• Need to be replicable for values derived, given a same-set of input data and parameters.
• They need to be as context and industry agnostic as possible, generally applicable for any analysis of the crowd and its impact.
• They need to connect analysis and analytic modeling of the crowd and its flow of information shared to the more effective achievement of business needs, and as such have to mesh with metrics of monetizable value.
• And they need to be framed in ways that feed into and support actionable decision making processes.

And in an interactive, highly participatory online context such measures would quickly become the most important sources of web analytic insight that a business or other site owner could have, and certainly in the context of our increasingly interactive online cultures and environment.

My goal in this posting is to at least begin an outline as to what a next-generation set of crowd-oriented web and online analytic metrics would look like. And I begin by noting a fundamental point of distinction between these proposed metrics and the web analytic and other metrics that have traditionally been used.

• Crowd-based metrics look outward to the context of the web site and not just inwardly to measure a web site’s performance numbers as if it were sited in a social vacuum. More traditional analytic measures of web performance would be needed and taken too, but their findings would be interpreted and used in a larger context and in ways that acknowledge where the activity behind them came from.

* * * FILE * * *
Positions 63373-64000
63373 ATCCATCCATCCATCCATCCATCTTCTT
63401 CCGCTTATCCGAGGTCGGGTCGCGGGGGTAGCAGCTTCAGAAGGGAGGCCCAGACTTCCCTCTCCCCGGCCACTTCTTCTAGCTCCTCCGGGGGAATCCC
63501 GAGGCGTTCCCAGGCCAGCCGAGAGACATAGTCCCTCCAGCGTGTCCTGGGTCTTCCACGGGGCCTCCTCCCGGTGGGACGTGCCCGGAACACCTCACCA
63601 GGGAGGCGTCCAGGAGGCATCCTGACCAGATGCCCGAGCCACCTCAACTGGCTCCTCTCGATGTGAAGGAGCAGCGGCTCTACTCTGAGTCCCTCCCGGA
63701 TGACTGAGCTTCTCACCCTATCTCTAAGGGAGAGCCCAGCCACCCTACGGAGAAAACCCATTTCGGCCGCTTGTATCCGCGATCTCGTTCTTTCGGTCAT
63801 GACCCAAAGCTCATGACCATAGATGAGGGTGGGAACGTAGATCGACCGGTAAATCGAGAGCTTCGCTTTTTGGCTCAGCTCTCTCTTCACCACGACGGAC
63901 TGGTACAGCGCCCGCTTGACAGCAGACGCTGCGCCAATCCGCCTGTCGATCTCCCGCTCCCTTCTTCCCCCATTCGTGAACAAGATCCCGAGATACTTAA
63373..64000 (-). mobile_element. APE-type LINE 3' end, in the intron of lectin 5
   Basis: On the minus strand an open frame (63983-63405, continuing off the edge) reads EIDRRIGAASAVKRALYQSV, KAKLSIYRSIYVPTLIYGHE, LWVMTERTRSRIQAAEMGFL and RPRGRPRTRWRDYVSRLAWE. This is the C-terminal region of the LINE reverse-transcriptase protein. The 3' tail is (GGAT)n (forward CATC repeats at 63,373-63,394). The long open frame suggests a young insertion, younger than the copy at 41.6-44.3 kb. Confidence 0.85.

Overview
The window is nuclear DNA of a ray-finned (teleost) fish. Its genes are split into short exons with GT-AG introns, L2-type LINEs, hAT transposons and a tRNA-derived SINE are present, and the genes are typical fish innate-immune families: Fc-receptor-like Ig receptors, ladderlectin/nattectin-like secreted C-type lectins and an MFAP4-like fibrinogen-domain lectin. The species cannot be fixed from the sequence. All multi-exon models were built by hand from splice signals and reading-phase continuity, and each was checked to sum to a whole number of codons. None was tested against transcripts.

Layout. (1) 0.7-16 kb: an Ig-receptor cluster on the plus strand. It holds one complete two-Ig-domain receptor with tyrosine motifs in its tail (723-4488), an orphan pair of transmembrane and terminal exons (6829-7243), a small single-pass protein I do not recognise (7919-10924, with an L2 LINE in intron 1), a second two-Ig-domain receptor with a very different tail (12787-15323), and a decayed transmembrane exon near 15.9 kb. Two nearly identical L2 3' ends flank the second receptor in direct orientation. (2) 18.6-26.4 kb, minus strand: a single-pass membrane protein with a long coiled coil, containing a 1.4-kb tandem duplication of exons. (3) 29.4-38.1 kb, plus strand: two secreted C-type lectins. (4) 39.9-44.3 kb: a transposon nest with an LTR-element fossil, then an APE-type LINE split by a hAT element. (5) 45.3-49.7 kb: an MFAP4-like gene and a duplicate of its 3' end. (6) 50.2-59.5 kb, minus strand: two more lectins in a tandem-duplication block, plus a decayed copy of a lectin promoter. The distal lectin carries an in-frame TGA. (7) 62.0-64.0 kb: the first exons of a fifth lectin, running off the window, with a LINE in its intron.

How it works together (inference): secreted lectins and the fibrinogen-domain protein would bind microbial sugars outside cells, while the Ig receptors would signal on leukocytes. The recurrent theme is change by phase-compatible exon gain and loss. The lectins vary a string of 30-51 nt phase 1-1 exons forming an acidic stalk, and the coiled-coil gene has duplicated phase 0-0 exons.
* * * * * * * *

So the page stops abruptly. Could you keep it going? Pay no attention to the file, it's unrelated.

Here, I am not simply referring to development of points of comparison in which inwardly-facing analytics from one organization are benchmarked against comparable inwardly facing numbers as obtained from “similar” organizations – direct competitors and others in the same or similar industries, or from businesses comparable by scale or by other rationally explicable general organizational standards. I am explicitly calling for comparisons to the marketplace and to the crowd as it includes individuals and groups that would at least potentially be customers or who would significantly influence them.